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Erikson's theory of psychosocial development

a description of the relation between an individual's emotional needs and the social environment around him or her.
Trust vs. Mistrust
Caregivers help (trust) or they don't (mistrust). First stage of Erikson's developmental theory—infancy.
Autonomy vs. Shame and Doubt
Children's mistakes in learning to care for self are either considered normal or they are excessively punished. Second stage of Erikson's developmental theory—toddler.
Initiative vs. Guilt
Explorations are either supported by caregivers or thwarted. Third stage of Erikson's developmental theory—preschooler.
being willing to begin new activities and explore new ideas.
Industry vs. Inferiority
Learns how to work and succeed academically or else does not learn these skills. Fourth stage of Erikson's developmental theory—elementary school.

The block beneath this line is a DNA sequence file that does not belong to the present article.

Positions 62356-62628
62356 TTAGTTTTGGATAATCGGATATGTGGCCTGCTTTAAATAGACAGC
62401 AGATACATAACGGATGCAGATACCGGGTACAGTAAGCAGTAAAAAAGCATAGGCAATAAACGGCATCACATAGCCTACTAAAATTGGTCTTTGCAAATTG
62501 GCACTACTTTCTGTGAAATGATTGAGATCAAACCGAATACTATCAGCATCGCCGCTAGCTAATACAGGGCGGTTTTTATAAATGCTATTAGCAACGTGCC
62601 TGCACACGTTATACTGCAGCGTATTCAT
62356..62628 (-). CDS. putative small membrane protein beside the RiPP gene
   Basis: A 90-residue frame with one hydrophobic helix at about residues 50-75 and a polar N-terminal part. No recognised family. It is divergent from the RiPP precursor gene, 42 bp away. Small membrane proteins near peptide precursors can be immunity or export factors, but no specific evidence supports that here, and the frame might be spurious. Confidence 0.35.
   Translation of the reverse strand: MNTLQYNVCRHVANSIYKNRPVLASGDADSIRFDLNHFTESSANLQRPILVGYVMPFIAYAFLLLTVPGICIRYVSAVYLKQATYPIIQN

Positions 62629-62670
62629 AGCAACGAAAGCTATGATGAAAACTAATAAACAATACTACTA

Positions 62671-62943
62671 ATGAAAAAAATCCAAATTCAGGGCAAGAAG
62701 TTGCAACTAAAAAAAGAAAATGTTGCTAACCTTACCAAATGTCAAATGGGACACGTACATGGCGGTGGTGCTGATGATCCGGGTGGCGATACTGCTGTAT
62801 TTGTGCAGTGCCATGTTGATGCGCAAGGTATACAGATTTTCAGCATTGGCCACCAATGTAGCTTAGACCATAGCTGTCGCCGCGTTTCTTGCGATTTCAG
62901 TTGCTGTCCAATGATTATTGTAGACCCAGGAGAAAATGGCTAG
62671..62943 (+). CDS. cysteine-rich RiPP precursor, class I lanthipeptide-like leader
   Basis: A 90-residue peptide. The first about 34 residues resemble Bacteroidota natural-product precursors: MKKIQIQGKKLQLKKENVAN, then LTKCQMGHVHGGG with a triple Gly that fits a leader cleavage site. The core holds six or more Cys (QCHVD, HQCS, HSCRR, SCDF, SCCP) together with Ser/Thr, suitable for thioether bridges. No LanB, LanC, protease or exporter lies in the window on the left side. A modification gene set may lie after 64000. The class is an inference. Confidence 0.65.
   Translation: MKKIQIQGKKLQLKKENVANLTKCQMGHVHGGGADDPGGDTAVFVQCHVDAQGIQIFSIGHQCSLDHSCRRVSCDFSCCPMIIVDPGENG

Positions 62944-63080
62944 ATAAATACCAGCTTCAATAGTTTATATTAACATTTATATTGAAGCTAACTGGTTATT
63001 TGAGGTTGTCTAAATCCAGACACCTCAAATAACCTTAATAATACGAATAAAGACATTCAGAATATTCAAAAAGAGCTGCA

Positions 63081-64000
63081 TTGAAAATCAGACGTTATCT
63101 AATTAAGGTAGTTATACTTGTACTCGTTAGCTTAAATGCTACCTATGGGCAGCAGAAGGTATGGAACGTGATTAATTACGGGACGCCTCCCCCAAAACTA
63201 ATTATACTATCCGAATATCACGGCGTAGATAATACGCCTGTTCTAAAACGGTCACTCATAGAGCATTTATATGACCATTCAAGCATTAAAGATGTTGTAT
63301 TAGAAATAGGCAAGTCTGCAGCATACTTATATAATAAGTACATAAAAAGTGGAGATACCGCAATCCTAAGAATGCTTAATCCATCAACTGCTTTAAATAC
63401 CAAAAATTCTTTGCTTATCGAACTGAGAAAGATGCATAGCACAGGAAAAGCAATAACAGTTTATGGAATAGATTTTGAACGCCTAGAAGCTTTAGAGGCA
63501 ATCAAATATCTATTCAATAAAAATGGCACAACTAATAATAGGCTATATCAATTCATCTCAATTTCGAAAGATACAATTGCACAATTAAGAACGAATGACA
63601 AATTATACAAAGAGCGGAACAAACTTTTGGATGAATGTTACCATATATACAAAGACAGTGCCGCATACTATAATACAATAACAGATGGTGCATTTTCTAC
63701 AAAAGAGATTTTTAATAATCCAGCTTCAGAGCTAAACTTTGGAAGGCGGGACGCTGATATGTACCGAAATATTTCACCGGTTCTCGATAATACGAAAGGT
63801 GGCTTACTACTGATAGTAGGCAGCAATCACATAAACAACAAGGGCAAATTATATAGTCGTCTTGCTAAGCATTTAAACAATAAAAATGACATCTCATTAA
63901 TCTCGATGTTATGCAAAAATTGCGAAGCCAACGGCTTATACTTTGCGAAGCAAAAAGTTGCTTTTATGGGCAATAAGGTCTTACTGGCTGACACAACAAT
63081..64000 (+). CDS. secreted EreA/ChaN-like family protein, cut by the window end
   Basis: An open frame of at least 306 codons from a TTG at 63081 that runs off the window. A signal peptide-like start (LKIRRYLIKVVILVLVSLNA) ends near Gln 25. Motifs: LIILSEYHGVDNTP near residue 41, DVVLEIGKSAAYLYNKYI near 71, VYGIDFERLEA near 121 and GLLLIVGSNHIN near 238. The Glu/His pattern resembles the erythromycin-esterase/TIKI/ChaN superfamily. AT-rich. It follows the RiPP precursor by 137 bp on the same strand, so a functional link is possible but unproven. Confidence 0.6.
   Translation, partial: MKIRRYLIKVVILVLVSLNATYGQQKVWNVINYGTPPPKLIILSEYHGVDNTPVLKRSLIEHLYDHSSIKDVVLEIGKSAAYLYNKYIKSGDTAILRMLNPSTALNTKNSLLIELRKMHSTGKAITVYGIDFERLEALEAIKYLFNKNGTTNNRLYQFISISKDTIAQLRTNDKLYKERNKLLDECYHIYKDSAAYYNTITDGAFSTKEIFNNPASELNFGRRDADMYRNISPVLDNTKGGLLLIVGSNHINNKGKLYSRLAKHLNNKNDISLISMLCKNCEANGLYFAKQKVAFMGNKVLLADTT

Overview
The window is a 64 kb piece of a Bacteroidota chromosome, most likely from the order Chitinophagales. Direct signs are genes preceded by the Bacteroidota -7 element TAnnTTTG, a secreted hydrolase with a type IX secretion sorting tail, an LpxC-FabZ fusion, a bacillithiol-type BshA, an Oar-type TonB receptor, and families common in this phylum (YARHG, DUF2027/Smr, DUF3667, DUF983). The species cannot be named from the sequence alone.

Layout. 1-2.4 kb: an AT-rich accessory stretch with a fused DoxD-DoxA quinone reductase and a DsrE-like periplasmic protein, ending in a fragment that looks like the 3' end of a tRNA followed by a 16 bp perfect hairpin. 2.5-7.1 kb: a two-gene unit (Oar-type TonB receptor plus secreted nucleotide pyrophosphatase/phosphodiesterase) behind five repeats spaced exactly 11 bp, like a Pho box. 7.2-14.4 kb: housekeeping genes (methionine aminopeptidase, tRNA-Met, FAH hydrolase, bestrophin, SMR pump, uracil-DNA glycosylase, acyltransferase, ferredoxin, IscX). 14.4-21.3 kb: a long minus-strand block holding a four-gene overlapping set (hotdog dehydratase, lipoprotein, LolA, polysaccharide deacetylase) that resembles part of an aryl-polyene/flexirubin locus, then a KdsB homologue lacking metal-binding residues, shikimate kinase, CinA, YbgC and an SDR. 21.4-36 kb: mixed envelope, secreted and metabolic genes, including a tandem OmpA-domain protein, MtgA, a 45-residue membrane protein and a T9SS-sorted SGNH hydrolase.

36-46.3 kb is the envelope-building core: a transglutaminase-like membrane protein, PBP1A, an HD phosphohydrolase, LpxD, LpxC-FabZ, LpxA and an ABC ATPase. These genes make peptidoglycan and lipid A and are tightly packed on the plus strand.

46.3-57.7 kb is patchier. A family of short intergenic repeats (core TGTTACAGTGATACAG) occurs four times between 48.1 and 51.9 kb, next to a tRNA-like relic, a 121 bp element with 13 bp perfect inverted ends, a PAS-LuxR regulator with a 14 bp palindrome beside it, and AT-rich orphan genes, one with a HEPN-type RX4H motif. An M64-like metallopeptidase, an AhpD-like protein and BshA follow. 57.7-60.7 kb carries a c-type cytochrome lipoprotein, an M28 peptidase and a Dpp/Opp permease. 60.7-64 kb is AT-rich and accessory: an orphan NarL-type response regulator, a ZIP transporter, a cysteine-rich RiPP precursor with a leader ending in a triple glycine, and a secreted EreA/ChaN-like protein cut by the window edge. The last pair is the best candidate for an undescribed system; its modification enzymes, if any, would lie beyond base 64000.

eagerness to engage in productive work.
Identity vs. Confusion
Develops own identity separate from family or else fails to do this. Fifth stage of Erikson's developmental theory—adolescence.
Intimacy vs. Isolation
Chooses to be in significant relationships or else may not be emotionally able to sustain intimate relationships. Sixth stage of Erikson's developmental theory—young adulthood.
Generativity vs. Stagnation
Feels like one's work is a contribution or not. Seventh stage of Erikson's developmental theory—middle adulthood.
Integrity vs. Despair
Feels as if life has been well-lived—or not. Eighth stage of Erikson's developmental theory—old age.
sense of concern for future generations
sense of self-acceptance and fulfillment